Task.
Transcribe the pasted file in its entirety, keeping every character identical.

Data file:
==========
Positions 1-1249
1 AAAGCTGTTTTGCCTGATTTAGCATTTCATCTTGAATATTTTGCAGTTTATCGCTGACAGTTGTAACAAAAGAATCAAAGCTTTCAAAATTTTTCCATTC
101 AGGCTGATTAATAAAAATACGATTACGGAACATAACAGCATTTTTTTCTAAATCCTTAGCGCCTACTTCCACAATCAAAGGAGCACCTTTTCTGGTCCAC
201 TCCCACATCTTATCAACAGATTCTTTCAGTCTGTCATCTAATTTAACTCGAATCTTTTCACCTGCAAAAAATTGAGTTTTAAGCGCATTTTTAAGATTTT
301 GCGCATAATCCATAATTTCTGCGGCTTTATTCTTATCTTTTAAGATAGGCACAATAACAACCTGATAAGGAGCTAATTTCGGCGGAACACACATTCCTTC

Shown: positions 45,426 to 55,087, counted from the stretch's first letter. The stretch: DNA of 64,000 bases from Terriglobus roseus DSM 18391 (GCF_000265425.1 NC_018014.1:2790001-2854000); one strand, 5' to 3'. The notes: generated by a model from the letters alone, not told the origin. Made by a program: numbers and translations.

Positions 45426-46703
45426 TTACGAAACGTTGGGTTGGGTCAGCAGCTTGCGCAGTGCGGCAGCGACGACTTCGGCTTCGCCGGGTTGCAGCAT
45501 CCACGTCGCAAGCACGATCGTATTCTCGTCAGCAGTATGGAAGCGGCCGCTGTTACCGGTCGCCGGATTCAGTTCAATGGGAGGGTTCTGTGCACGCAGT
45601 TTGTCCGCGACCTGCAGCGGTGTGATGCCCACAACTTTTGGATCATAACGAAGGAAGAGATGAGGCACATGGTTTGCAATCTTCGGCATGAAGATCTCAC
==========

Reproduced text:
Positions 1-1249
1 AAAGCTGTTTTGCCTGATTTAGCATTTCATCTTGAATATTTTGCAGTTTATCGCTGACAGTTGTAACAAAAGAATCAAAGCTTTCAAAATTTTTCCATTC
101 AGGCTGATTAATAAAAATACGATTACGGAACATAACAGCATTTTTTTCTAAATCCTTAGCGCCTACTTCCACAATCAAAGGAGCACCTTTTCTGGTCCAC
201 TCCCACATCTTATCAACAGATTCTTTCAGTCTGTCATCTAATTTAACTCGAATCTTTTCACCTGCAAAAAATTGAGTTTTAAGCGCATTTTTAAGATTTT
301 GCGCATAATCCATAATTTCTGCGGCTTTATTCTTATCTTTTAAGATAGGCACAATAACAACCTGATAAGGAGCTAATTTCGGCGGAACACACATTCCTTC

Shown: positions 45,426 to 55,087, counted from the stretch's first letter. The stretch: DNA of 64,000 bases from Terriglobus roseus DSM 18391 (GCF_000265425.1 NC_018014.1:2790001-2854000); one strand, 5' to 3'. The notes: generated by a model from the letters alone, not told the origin. Made by a program: numbers and translations.

Positions 45426-46703
45426 TTACGAAACGTTGGGTTGGGTCAGCAGCTTGCGCAGTGCGGCAGCGACGACTTCGGCTTCGCCGGGTTGCAGCAT
45501 CCACGTCGCAAGCACGATCGTATTCTCGTCAGCAGTATGGAAGCGGCCGCTGTTACCGGTCGCCGGATTCAGTTCAATGGGAGGGTTCTGTGCACGCAGT
45601 TTGTCCGCGACCTGCAGCGGTGTGATGCCCACAACTTTTGGATCATAACGAAGGAAGAGATGAGGCACATGGTTTGCAATCTTCGGCATGAAGATCTCAC